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How the IKEA catalogue cracked what "domestic bliss" means in different cultures
Автор: Anne Quito
For IKEA fans, the last week of July is like Christmas.
Beginning July 31, IKEA’s highly-anticipated catalogue will appear in millions of mailboxes around the world. With a print run of 203 million copies this year, the catalogue ranks alongside the Bible, the Koran, and Harry Potter as one of the world’s most-distributed books.
For 67 years, the IKEA catalogue has served as a product showcase, design inspiration and manifesto for the 74-year old furniture company’s grand vision of creating a “better everyday life for the many people.” But “many people” means many different versions of the good life. Therefore the 324-page catalogue, a herculean production that eats up 70% of IKEA’s annual marketing budget, must be also customized for different regions and religions around the world.
IKEA has ethnographers who conduct field research into the domestic life of different regions through home visits, interviews and panels. While the researchers’ “Life at Home” consumer insights research goes to the development of new products, it also helps catalogue creators plan the content and styling of local editions.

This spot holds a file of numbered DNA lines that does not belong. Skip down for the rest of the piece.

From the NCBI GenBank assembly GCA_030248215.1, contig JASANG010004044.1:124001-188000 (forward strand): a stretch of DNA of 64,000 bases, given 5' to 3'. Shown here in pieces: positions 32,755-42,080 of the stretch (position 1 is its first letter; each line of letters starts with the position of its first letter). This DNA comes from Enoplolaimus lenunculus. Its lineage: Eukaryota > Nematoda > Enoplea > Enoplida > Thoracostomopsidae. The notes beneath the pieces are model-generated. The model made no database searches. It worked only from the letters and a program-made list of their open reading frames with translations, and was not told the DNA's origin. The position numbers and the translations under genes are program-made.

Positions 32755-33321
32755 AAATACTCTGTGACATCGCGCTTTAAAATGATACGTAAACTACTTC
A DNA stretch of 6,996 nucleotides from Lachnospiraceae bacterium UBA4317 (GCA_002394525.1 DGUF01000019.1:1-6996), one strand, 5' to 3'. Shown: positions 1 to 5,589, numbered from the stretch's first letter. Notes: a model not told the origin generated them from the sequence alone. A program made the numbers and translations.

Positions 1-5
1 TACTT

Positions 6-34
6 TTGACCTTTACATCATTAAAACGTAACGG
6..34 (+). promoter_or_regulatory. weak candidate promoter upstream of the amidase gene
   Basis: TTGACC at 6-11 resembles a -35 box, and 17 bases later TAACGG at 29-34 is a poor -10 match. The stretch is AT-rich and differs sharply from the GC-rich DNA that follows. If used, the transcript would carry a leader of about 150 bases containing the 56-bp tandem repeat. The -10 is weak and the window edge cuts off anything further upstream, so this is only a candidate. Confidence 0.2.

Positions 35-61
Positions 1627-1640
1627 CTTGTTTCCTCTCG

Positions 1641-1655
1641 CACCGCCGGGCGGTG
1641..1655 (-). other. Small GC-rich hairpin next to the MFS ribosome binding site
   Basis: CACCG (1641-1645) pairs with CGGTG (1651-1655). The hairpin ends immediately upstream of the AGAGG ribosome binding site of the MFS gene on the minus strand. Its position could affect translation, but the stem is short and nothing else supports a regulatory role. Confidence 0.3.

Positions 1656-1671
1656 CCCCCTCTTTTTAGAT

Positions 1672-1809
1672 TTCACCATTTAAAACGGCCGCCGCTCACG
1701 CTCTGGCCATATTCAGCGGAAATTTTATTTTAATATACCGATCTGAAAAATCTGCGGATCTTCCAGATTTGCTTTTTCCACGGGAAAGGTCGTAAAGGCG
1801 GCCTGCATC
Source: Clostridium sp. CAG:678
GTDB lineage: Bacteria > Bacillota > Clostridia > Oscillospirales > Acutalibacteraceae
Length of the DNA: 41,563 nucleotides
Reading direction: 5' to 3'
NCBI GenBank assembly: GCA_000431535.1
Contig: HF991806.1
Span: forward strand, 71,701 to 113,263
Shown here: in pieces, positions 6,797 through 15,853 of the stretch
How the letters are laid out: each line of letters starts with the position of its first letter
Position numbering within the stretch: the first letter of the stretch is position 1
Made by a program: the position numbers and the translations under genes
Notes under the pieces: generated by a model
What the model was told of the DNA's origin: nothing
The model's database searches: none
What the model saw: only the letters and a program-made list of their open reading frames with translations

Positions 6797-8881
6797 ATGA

This year, it took the Swedish company 18 months and a hundreds-strong army of photographers, art directors, copywriters, proofreaders, prop masters, carpenters, photo retouchers, programmers and CGI specialists to produce the catalogue’s 1,400 pieces of art and 24,000 blocks of text. While the words are generally the same worldwide, IKEA’s team does go the extra mile to swap out subtle, tell-tale details in 72 different region-specific editions.
Most catalogue variations are introduced to reflect differences in product range by region but their research informs the framing of each vignette. Knowing that kitchens in China are much smaller than the US for example, catalogue designers crop into a photograph and reposition elements in post-production, to illustrate a cozier cooking space.
During a tour of IKEA’s sprawling photo studio in Älmhult, Sweden in June, IKEA staffers pointed to a neat row of near-identical white doors, explaining that they might swap a typically European plain solid door to a paneled model that’s more common in the US. They’ll do this for flooring, food or mattresses to reflect the variations in sizes around the world. The regionspecific variations are subtle, but deliberated.
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